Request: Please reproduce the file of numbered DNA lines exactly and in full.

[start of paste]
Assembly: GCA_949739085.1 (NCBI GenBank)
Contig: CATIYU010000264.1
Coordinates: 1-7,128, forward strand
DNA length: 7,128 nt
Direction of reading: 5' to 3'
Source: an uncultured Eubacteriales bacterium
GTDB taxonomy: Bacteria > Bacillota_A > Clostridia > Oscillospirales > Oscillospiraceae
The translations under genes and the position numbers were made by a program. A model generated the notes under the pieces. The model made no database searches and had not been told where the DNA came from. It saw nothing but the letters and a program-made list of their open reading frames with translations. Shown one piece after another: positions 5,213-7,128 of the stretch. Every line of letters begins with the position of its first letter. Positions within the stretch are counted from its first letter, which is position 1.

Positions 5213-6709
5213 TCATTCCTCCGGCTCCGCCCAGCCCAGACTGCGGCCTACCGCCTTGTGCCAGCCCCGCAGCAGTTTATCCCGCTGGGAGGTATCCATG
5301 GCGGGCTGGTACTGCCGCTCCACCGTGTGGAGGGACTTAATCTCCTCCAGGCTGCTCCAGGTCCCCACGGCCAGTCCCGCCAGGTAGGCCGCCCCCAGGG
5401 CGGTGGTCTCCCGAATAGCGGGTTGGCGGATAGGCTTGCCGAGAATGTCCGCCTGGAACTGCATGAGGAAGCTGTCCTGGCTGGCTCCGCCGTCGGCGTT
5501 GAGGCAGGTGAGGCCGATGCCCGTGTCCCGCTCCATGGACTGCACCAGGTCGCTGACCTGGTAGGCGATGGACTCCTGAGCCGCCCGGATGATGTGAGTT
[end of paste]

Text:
Assembly: GCA_949739085.1 (NCBI GenBank)
Contig: CATIYU010000264.1
Coordinates: 1-7,128, forward strand
DNA length: 7,128 nt
Direction of reading: 5' to 3'
Source: an uncultured Eubacteriales bacterium
GTDB taxonomy: Bacteria > Bacillota_A > Clostridia > Oscillospirales > Oscillospiraceae
The translations under genes and the position numbers were made by a program. A model generated the notes under the pieces. The model made no database searches and had not been told where the DNA came from. It saw nothing but the letters and a program-made list of their open reading frames with translations. Shown one piece after another: positions 5,213-7,128 of the stretch. Every line of letters begins with the position of its first letter. Positions within the stretch are counted from its first letter, which is position 1.

Positions 5213-6709
5213 TCATTCCTCCGGCTCCGCCCAGCCCAGACTGCGGCCTACCGCCTTGTGCCAGCCCCGCAGCAGTTTATCCCGCTGGGAGGTATCCATG
5301 GCGGGCTGGTACTGCCGCTCCACCGTGTGGAGGGACTTAATCTCCTCCAGGCTGCTCCAGGTCCCCACGGCCAGTCCCGCCAGGTAGGCCGCCCCCAGGG
5401 CGGTGGTCTCCCGAATAGCGGGTTGGCGGATAGGCTTGCCGAGAATGTCCGCCTGGAACTGCATGAGGAAGCTGTCCTGGCTGGCTCCGCCGTCGGCGTT
5501 GAGGCAGGTGAGGCCGATGCCCGTGTCCCGCTCCATGGACTGCACCAGGTCGCTGACCTGGTAGGCGATGGACTCCTGAGCCGCCCGGATGATGTGAGTT